Cell Phone Records For Sale, Cheap
Frank Main, crime reporter for the Chicago Sun-Times, reports that cell phone records are for sale on the Internet, cheap. And it’s apparently quite legal.
The Chicago Police Department is warning officers their cell phone records are available to anyone — for a price. Dozens of online services are selling lists of cell phone calls, raising security concerns among law enforcement and privacy experts.
Criminals can use such records to expose a government informant who regularly calls a law enforcement official. Suspicious spouses can see if their husband or wife is calling a certain someone a bit too often. And employers can check whether a worker is regularly calling a psychologist — or a competing company.
Some online services might be skirting the law to obtain these phone lists, according to Sen. Charles Schumer (D-N.Y.), who has called for legislation to criminalize phone record theft and use. In some cases, telephone company insiders secretly sell customers’ phone-call lists to online brokers, despite strict telephone company rules against such deals, according to Schumer.
How well do the services work? The Chicago Sun-Times paid $110 to Locatecell.com to purchase a one-month record of calls for this reporter’s company cell phone. It was as simple as e-mailing the telephone number to the service along with a credit card number. The request was made Friday after the service was closed for the New Year’s holiday. On Tuesday, when it reopened, Locatecell.com e-mailed a list of 78 telephone numbers this reporter called on his cell phone between Nov. 19 and Dec. 17. The list included calls to law enforcement sources, story subjects and other Sun-Times reporters and editors.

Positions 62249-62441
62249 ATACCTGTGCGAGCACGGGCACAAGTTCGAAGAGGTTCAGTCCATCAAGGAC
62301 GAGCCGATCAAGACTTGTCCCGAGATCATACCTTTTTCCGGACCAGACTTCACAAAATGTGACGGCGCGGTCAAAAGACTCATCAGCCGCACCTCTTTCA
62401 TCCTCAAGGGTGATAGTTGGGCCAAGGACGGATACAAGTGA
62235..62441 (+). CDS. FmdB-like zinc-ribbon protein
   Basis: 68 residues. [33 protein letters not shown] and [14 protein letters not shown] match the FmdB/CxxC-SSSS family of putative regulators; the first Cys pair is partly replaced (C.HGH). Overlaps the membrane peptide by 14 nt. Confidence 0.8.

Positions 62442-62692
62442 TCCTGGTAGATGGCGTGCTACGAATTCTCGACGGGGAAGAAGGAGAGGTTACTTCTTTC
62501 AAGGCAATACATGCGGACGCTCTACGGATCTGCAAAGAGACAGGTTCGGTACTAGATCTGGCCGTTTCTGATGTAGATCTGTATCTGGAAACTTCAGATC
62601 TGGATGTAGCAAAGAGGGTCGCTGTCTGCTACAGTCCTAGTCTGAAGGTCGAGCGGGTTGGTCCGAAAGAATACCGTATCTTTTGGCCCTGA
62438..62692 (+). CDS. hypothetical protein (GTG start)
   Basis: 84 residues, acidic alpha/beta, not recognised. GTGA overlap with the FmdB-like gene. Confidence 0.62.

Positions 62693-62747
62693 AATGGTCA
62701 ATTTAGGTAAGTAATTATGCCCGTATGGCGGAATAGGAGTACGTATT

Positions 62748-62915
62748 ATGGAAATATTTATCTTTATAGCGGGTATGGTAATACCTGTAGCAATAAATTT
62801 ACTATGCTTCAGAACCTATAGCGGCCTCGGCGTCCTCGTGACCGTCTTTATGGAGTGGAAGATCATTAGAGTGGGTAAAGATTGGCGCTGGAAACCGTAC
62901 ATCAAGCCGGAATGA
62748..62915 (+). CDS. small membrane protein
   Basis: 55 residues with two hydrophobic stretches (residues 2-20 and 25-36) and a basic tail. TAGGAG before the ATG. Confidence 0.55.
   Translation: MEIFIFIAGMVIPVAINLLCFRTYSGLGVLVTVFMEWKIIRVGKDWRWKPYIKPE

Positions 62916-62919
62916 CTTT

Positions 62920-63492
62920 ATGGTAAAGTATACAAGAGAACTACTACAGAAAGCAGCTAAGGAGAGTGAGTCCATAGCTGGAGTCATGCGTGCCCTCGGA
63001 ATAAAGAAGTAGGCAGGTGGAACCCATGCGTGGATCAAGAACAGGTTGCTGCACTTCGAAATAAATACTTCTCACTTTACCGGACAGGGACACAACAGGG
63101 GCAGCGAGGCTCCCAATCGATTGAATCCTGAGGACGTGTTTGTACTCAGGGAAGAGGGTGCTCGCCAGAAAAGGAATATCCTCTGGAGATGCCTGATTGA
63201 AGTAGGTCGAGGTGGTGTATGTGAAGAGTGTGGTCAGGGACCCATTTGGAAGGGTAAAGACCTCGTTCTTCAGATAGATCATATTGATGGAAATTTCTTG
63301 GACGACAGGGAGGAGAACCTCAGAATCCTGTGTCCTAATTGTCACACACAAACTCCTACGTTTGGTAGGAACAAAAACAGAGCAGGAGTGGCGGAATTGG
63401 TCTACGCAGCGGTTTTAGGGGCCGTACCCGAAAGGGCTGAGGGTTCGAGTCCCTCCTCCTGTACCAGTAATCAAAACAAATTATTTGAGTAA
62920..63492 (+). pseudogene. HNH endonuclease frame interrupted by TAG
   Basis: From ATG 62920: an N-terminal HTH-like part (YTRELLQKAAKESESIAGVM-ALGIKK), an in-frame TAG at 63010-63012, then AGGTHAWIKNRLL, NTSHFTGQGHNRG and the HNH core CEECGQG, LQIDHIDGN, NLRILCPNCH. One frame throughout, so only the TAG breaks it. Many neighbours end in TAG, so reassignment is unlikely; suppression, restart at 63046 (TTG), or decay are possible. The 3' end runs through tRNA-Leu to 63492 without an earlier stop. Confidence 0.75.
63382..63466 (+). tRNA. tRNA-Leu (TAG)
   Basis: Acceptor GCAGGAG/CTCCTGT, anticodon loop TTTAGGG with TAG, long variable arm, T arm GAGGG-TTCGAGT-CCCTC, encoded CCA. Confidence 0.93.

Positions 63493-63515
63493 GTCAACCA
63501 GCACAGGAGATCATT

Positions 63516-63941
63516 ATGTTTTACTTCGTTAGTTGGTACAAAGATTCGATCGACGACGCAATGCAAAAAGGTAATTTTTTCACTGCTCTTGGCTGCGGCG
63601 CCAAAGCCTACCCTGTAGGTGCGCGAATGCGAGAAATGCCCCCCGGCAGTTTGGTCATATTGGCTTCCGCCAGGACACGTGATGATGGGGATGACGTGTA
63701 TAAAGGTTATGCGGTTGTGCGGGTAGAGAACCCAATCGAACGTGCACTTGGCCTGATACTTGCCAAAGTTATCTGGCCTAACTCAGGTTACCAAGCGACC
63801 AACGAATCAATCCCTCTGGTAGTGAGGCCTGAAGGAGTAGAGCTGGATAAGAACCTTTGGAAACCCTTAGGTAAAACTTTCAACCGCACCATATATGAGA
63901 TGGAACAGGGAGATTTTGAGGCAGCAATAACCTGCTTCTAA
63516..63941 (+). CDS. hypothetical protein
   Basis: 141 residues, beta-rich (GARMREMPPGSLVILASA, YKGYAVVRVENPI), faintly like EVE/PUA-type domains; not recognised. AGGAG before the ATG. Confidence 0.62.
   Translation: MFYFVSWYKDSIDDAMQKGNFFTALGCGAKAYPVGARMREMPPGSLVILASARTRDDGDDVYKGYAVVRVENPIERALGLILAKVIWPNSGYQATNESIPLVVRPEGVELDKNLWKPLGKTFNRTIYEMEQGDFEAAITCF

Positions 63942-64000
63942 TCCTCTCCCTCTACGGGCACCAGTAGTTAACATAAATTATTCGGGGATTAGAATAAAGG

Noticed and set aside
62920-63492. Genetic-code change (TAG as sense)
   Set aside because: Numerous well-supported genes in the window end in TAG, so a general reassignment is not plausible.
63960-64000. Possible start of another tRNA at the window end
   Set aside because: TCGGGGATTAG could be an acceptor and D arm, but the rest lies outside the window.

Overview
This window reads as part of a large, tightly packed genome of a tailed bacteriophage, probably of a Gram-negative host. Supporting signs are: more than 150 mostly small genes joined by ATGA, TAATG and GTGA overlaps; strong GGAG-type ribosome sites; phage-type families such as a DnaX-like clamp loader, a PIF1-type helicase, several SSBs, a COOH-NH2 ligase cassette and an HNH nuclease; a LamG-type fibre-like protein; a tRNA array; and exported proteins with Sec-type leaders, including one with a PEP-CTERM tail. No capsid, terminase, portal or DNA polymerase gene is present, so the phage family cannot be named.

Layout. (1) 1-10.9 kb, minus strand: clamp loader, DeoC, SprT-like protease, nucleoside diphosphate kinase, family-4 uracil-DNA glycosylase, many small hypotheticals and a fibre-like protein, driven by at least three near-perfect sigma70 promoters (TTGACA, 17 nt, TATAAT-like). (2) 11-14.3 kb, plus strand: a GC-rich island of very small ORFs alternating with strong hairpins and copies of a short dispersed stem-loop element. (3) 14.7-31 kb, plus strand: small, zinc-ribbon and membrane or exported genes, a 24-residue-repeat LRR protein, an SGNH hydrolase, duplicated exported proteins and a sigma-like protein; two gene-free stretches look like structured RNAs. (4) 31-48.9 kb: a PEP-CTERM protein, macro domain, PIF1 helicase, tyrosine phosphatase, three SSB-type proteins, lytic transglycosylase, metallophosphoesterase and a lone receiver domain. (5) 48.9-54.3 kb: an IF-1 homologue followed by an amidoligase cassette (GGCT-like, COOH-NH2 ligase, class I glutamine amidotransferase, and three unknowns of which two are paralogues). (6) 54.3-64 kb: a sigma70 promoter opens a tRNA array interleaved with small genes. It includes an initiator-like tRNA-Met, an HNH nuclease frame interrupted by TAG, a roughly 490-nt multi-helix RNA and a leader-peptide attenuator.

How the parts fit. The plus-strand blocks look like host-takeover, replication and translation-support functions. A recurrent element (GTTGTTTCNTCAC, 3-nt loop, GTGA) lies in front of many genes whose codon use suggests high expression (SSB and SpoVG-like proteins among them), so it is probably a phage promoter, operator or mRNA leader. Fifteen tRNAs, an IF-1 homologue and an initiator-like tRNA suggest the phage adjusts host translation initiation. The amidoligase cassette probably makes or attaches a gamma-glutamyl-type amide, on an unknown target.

Ernie Rizzo, a Chicago private investigator, said he uses a similar cell phone record service to conduct research for his clients. On Friday, for instance, Rizzo said he ordered the cell phone records of a suburban police chief whose wife suspects he is cheating on her. “I would say the most powerful investigative tool right now is cell records,” Rizzo said. “I use it a couple times a week. A few hundred bucks a week is well worth the money.”
Schumer has called for legislation to criminalize the “stealing and selling” of cell phone logs. He also urged the Federal Trade Commission to set up a unit to stop it. He said a common method for obtaining cell phone records is “pretexting,” involving a data broker pretending to be a phone’s owner and duping the phone company into providing the information. “Pretexting for financial data is illegal, but it does not include phone records,” Schumer said. “We already have protections for our financial information. We ought to have it for the very personal information that can be gleaned from telephone records.”
The amount of information out there is simply scary. Obviously, this practice should be illegal.
via Mark Moore